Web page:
If you love going to different Asian restaurants but rarely cook those recipes at home, a part from the occasional stir fry or fried rice, this post is for you. I’ve slowly grown my Asian ingredients list by just grabbing a new ingredient when I go to the grocery store and making a few trips to the Asian grocery store. Some of the items I bought were a flop, but some have completely changed my cooking and my confidence in trying new recipes.
This post focuses more on South Korea, some parts of China, Japan, Vietnam, and Thailand. I won’t touch much on Indian ingredients as I’m working on a separate post for that. And honestly, I’m not familiar enough with some of the other Asian countries (or don’t have easy access to ingredients) to include here. I also didn’t include much information on spices, because I also think they deserve their own attention and I’m working on a post just for them. Lastly, I mention a few fresh ingredients, but mostly I’m focused on items you can easily keep stocked and when you’re craving a certain cuisine, bam, you have all the base ingredients.
I separated the list on what I can usually find at most grocery stores and what I buy at the Asian grocery store. I also listed some substitutes so if you’re just missing that one ingredient you’ll know how you can complete a dish.
Easy to Find Ingredients: Here are the Asian items that I don’t let myself run out of and that are usually easy to find at a mainstream grocery store. Note that all of these (except the ginger) will last for months in a pantry or fridge. This allows me to always have these ready to go for an Asian recipe I find.
- Soy sauce. My most used ingredient. I add soy sauce to almost every Asian dish. Substitutes include tamari and coconut aminos. You could also get away with using Worcestershire sauce in some recipes, but don’t quote me on that. Tamari is a popular (usually) gluten-free version of soy sauce and they taste almost identical. Coconut amino is deemed as ‘healthier’ than soy sauce and I noticed its popularity increase as Paleo and Whole 30 diets recommend it. It is sweeter and has a slight aftertaste. Cooking with it seems just fine, but I don’t like it as a dipping sauce sub. When you shop at a mainstream grocery store, you’ll usually find normal and low sodium soy sauce. Go with either. When you go to an Asian grocery store, you’re likely to encounter dozens of soy sauces, from dark to light from several different countries. Pick a couple and see which you prefer. If the selection overwhelms you, go with low sodium from Japan. It’ll be the most familiar.
- Curry Pastes. A dense mixture of spices, peppers, ginger, garlic, and more. Curry pastes last a long time in the fridge. Usually in small jars in the Asian section, you should be able to easily find a couple Thai pastes, including yellow, red, and green. They all have subtle flavor differences, but for the most part, can be interchanged in your home cooking. I usually steer clear of the Indian curries in jars because I can never make them taste like I want. You may also find Japanese curry pastes. The mainstream brands are usually pretty good, but I recommend trying Japanese curry elsewhere before you make some at home to truly appreciate it. You can sub out different curry pastes, but there’s not really another substitute in flavor if you don’t have any curry pastes. You can make your own too: see here and here. Most of the time the recipe asks you to mix a couple tablespoons of curry paste and coconut milk together for a quick and easy meal.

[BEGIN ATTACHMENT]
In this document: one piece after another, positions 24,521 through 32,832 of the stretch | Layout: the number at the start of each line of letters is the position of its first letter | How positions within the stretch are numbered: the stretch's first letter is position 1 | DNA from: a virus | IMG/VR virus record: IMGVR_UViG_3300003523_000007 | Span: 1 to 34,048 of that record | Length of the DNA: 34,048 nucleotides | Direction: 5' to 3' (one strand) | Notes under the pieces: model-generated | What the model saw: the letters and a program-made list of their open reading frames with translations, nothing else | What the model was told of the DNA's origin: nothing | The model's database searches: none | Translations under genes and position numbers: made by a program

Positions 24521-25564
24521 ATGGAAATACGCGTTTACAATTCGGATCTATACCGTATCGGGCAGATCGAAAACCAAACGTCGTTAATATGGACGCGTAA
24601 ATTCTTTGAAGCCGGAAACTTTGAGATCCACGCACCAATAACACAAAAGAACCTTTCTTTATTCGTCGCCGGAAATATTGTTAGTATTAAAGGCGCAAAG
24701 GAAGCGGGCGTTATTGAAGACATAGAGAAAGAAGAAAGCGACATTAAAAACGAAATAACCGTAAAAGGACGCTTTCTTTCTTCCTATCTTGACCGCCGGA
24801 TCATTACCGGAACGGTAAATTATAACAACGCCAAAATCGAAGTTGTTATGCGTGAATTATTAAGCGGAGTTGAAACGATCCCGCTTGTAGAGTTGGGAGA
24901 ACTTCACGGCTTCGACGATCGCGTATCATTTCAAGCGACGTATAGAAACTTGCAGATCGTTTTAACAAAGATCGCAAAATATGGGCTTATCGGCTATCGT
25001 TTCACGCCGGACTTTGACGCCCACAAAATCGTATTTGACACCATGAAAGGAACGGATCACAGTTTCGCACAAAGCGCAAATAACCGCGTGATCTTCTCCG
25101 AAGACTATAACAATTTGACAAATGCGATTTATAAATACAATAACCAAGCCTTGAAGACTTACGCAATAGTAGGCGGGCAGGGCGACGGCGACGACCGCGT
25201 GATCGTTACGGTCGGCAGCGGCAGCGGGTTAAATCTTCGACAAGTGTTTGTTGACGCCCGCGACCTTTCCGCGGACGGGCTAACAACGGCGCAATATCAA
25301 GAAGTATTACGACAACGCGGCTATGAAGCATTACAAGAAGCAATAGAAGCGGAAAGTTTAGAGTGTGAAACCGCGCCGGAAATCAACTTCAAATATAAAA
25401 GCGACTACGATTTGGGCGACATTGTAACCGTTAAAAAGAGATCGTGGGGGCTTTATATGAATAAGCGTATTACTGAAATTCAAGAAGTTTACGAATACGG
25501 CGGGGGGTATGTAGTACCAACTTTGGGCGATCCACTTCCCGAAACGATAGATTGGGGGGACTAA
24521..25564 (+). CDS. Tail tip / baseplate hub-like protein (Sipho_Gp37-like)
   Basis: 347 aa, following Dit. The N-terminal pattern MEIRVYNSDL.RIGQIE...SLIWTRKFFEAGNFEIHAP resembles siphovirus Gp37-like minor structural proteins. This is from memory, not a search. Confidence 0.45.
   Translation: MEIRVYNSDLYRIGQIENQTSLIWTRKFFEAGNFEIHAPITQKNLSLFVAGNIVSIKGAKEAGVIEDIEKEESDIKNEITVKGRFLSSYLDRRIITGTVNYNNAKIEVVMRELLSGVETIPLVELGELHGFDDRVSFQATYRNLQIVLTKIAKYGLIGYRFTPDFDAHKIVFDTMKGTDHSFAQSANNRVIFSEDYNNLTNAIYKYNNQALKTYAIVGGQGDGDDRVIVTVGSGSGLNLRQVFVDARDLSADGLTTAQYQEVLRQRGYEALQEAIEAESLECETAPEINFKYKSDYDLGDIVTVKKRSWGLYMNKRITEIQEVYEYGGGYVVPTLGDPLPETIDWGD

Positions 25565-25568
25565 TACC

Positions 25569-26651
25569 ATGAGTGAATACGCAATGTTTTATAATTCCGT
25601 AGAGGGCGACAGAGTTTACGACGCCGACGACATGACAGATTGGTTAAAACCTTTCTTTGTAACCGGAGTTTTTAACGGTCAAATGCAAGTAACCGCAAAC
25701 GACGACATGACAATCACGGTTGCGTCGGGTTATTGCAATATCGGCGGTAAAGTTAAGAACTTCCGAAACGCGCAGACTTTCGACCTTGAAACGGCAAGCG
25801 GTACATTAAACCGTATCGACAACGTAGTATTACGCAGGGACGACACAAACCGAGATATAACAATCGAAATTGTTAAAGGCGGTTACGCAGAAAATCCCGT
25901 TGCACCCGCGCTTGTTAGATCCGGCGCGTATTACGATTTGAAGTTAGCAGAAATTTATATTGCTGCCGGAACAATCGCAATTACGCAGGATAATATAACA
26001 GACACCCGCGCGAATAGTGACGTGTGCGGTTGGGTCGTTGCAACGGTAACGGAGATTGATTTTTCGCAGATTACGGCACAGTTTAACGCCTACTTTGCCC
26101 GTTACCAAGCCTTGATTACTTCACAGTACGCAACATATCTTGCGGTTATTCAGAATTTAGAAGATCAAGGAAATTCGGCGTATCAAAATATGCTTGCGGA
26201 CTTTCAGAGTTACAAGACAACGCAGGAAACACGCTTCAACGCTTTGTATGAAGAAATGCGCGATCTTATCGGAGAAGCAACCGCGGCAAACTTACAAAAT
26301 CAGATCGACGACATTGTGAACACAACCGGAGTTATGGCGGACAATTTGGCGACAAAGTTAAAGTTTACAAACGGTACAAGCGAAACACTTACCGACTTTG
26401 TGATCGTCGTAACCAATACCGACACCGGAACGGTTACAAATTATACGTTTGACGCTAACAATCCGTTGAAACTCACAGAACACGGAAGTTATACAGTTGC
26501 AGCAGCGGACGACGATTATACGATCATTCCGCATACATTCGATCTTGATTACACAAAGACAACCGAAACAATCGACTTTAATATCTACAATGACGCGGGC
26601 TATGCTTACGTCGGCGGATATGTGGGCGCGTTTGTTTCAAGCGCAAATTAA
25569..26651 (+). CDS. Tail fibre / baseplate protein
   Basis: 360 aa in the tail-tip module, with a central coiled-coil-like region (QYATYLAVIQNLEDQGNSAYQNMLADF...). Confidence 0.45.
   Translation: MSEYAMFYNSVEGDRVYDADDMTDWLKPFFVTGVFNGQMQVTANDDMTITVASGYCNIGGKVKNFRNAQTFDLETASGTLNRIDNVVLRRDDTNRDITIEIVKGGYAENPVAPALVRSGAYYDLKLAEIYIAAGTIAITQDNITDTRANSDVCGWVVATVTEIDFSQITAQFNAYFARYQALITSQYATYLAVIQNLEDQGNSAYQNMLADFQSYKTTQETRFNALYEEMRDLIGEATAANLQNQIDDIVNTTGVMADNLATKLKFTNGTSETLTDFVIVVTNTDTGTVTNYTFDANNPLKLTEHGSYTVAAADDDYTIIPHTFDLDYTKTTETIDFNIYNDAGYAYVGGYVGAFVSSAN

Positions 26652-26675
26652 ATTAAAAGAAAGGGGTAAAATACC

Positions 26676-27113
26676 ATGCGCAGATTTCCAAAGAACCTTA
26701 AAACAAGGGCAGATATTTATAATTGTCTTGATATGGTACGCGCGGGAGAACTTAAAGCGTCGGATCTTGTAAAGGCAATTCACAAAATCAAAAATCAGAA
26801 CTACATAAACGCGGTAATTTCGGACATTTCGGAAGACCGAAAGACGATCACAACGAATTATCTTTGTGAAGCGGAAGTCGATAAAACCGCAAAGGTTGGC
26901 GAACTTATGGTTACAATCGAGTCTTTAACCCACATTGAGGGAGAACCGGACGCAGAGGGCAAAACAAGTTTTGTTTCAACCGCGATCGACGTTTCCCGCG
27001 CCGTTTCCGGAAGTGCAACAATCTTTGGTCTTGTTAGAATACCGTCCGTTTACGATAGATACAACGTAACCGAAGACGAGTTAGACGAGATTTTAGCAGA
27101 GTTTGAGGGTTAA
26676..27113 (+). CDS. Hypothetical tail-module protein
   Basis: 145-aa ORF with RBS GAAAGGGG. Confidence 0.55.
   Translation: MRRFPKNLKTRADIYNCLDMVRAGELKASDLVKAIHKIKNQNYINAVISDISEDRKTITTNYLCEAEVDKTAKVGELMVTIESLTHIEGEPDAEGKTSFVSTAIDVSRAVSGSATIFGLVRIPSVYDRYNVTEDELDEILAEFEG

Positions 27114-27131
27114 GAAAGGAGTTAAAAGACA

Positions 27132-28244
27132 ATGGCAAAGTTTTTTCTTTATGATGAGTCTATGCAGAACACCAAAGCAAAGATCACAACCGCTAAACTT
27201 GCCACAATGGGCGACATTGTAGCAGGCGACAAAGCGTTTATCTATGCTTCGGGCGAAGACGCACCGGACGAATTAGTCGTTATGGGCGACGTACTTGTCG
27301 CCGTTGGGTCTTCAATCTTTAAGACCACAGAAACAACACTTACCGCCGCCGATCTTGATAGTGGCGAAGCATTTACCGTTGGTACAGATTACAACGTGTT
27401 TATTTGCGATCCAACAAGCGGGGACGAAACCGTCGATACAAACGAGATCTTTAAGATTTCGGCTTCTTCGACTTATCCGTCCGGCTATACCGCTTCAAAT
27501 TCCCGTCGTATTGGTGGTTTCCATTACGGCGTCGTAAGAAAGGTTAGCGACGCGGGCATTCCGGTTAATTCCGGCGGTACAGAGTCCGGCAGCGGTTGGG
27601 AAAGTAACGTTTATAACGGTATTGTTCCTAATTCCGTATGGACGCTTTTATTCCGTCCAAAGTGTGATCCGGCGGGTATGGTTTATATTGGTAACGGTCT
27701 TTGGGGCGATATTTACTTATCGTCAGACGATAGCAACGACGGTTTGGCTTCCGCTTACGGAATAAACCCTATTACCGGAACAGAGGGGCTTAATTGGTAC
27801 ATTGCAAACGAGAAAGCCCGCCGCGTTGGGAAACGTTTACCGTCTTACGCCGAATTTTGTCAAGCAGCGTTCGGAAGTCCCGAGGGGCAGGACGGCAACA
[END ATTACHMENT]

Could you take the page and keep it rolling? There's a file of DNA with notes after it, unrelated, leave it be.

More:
- Coconut milk. Usually in both the Asian and Hispanic sections of the grocery store. I always go for full-fat because it’s the tastiest and the best for cooking. Light coconut milk is basically regular coconut milk with more water, which can easily turn a sauce into an accidental soup. Most coconut milk in a can separates where the top part has a really thick cream then under it is the coconut water, completely normal.
- Rice vinegar. You’ll also see this called rice wine or rice wine vinegar. Most recipes will call for unseasoned, but if you can only find seasoned at your mainstream grocery store, no worries. Seasoned will just have a bit more flavor and you can easily tone down the other ingredients. Rice vinegar is my second most used Asian ingredient (after soy sauce). It adds the perfect amount of acidity to sauces, soups, meats and vegetables.The best substitute I found for rice vinegar is either apple cider vinegar or lime juice. If the recipes asks you to cook with it, I recommend apple cider vinegar. If the recipe asks you to add it to finish off a dish, I recommend lime juice.
- Sesame oil: The first time you use sesame oil and smell it warming in a pan, you’ll think “yeah that’s what my dishes have been missing.” It’s way more potent than olive oil or vegetable oil and a little goes a long ways. Again, this goes into most my recipes. I don’t let it heat as high as I do other oils. I will usually add some sesame oil over medium heat to help onions and garlic start to cook, then add in more sauces to control the heat. It’s also really nice to add in after a cooking process or even on raw vegetables. Cucumbers with some fish sauce, sesame oil, and a little salt make for a perfect side dish. Thick noodles, cooled down with sesame oil, soy sauce, and fresh green onions make for a quick and tasty lunch.
- Sesame Seeds: Nice and simple, I top most of my Asian recipes with A LOT of sesame seeds. They add a really nice crunch and mild taste to everything. Any kind will do, but you will probably find white, toasted, and black at most grocery stores. Crushed peanuts would be my recommended substitute. If you’re feeling adventurous and like the subtle flavor of seaweed, look for a furikake blend at your Asian grocery store.
- Fish sauce: Even at most mainstream grocery stores now, you’ll find one or two brands of fish sauce. Many people will recommend the Red Boat brand, but anything will do to start you off. You’ll see dozens of brands if you go to an Asian grocery store. Note that fish sauce is a liquid, while most other Asian ‘sauces’ are much thicker. I personally love the funk of fish sauce, but if the smell weirds you out, don’t worry, the flavor really mellows out in dishes. I’ll eat cooked fish occasionally– I’ll be in the mood for a nice grilled filet sometimes, but if you’re not a big fish person either, I still think you’ll like fish sauce. It’s really hard to replicate most Southeast Asian dishes without it, and most other coastal Asian cuisines for that matter. If you don’t have any, I recommend more soy sauce and a little vinegar for the tang.